(c) connecting the TDI terminal to the TDO terminal through the direct register circuit in response to control signals from the controller for transferring the externally generated digital control signals applied to the TDI terminal to the TDO terminal of the further IC for controlling the sequencing of the predetermined phases of operation in the further IC.
20. A method of extending the capability of a standard boundary scan interface of an integrated circuit (IC) to process both digital and analog signals, the interface having a digital data input (TDI) terminal, a digital data output (TDO) terminal, a test mode select (TMS) input terminal, a test clock (TCK) terminal and a digital control section including a controller for defining a plurality of operational states for the interface and for generating in response to instructions applied to the interface, control signals used to control the testing of elements connected to test and control points of the IC, the IC being serially connected through the TDI and TDO terminals to a further IC for boundary scan testing, the method comprising:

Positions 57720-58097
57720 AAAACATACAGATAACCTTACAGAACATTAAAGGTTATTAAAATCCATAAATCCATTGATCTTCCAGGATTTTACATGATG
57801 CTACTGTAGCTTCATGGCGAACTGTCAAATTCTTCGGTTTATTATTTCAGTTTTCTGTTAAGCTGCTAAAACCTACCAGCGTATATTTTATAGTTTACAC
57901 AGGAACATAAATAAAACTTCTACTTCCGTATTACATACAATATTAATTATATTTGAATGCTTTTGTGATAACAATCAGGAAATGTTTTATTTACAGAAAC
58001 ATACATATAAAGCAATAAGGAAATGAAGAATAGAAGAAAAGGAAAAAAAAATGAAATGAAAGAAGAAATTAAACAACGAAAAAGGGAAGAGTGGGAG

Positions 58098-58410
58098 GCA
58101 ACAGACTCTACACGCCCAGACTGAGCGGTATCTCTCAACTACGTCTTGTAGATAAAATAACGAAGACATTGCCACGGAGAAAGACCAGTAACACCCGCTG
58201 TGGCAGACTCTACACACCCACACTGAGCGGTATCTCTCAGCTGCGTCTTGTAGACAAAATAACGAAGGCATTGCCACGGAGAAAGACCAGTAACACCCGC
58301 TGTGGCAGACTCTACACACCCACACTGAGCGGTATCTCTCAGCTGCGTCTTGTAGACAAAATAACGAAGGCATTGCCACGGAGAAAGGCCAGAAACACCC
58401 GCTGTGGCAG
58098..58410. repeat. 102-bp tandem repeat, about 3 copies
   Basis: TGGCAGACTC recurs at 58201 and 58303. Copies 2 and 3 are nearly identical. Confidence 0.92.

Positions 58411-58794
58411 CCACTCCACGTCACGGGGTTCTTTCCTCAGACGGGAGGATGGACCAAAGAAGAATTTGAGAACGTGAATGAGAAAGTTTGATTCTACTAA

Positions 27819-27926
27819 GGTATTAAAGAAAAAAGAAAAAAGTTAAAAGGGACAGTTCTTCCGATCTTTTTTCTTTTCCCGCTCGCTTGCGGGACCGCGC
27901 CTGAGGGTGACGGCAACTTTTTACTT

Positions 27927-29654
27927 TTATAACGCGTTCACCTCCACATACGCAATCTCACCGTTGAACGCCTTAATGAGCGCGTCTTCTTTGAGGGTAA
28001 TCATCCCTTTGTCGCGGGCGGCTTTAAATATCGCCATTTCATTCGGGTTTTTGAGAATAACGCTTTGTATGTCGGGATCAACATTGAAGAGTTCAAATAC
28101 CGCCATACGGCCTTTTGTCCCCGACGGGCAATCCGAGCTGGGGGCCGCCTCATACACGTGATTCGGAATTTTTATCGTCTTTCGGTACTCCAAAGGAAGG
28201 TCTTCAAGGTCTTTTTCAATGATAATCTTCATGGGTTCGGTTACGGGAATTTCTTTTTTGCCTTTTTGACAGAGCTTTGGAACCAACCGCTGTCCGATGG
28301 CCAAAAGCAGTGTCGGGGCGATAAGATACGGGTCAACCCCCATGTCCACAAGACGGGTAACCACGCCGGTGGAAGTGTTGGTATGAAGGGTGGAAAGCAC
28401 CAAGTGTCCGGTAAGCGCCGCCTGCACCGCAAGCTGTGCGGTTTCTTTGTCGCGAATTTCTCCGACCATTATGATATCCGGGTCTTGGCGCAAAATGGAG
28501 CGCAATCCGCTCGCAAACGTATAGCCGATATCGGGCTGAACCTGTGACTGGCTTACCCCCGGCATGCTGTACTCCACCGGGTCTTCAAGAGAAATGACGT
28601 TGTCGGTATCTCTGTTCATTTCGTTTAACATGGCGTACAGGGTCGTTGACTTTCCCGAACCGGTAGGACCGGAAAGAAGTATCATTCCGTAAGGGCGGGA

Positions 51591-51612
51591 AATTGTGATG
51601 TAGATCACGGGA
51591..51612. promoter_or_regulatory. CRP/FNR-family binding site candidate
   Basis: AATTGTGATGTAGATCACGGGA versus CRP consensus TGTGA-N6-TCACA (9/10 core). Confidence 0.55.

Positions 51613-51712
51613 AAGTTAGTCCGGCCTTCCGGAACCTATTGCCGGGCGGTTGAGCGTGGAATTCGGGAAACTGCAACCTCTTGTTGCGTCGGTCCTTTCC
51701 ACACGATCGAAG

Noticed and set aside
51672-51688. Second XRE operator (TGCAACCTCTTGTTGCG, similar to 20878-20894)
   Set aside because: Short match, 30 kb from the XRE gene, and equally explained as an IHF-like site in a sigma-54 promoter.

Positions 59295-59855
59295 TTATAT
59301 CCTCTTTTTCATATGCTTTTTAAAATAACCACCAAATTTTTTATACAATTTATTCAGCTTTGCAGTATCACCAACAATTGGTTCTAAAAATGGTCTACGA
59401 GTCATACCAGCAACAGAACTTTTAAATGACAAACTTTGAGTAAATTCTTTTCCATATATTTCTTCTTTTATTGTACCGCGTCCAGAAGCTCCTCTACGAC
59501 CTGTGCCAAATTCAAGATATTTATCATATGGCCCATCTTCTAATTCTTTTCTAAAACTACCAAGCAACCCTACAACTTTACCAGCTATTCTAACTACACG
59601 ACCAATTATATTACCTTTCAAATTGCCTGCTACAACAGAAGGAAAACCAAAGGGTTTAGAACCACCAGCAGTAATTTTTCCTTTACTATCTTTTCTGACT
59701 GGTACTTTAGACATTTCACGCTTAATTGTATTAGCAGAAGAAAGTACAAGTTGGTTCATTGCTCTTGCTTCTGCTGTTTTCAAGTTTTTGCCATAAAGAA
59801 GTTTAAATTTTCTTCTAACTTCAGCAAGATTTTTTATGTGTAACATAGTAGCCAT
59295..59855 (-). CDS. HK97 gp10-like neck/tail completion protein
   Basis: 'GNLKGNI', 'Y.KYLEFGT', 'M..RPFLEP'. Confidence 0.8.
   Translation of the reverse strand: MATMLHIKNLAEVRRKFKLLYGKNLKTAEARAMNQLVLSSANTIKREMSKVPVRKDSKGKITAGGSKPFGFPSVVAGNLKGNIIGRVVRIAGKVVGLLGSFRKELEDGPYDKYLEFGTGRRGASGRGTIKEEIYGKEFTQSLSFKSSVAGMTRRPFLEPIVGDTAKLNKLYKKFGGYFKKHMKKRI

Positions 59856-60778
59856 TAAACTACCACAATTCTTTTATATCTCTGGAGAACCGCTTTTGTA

(a) extending the interface by connecting control switching circuit means included within the digital control section between the controller and the TMS and TCK terminals for properly configuring TMS and TCK terminals as inputs to the controller for operating the interface in both analog and digital modes;
(b) next, extending the interface by connecting a phase control counter circuit included within the digital control section to the TDI terminal to receive externally generated digital control signals therefrom during analog mode of operation for sequencing the phase control counter circuit through a number of states for producing signals defining predetermined phases of operation and to the control switching circuit means for the configuring of the TMS and TCK terminals for operating the interface in either analog or digital mode based on the predetermined phases of operation;